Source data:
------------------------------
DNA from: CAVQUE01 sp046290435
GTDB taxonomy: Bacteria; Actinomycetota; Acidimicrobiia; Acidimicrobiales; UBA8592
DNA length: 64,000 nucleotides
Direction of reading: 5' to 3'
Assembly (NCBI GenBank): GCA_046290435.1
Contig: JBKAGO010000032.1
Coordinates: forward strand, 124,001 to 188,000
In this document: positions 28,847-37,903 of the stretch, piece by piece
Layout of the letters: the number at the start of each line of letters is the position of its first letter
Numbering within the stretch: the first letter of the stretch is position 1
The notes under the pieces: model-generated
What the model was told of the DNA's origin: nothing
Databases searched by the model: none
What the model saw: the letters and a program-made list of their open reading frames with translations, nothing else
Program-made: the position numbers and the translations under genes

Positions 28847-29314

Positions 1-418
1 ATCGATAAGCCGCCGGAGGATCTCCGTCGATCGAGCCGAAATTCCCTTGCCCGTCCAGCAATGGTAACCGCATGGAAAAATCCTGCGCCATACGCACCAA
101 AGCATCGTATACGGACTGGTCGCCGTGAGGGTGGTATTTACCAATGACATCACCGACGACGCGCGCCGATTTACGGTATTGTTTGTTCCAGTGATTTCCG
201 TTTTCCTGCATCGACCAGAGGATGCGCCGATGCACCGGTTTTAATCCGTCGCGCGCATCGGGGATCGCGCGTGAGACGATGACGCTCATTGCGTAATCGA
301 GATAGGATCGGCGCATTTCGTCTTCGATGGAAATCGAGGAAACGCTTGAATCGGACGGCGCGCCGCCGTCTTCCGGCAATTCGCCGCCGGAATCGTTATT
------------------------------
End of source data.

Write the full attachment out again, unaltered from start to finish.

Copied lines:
DNA from: CAVQUE01 sp046290435
GTDB taxonomy: Bacteria; Actinomycetota; Acidimicrobiia; Acidimicrobiales; UBA8592
DNA length: 64,000 nucleotides
Direction of reading: 5' to 3'
Assembly (NCBI GenBank): GCA_046290435.1
Contig: JBKAGO010000032.1
Coordinates: forward strand, 124,001 to 188,000
In this document: positions 28,847-37,903 of the stretch, piece by piece
Layout of the letters: the number at the start of each line of letters is the position of its first letter
Numbering within the stretch: the first letter of the stretch is position 1
The notes under the pieces: model-generated
What the model was told of the DNA's origin: nothing
Databases searched by the model: none
What the model saw: the letters and a program-made list of their open reading frames with translations, nothing else
Program-made: the position numbers and the translations under genes

Positions 28847-29314

Positions 1-418
1 ATCGATAAGCCGCCGGAGGATCTCCGTCGATCGAGCCGAAATTCCCTTGCCCGTCCAGCAATGGTAACCGCATGGAAAAATCCTGCGCCATACGCACCAA
101 AGCATCGTATACGGACTGGTCGCCGTGAGGGTGGTATTTACCAATGACATCACCGACGACGCGCGCCGATTTACGGTATTGTTTGTTCCAGTGATTTCCG
201 TTTTCCTGCATCGACCAGAGGATGCGCCGATGCACCGGTTTTAATCCGTCGCGCGCATCGGGGATCGCGCGTGAGACGATGACGCTCATTGCGTAATCGA
301 GATAGGATCGGCGCATTTCGTCTTCGATGGAAATCGAGGAAACGCTTGAATCGGACGGCGCGCCGCCGTCTTCCGGCAATTCGCCGCCGGAATCGTTATT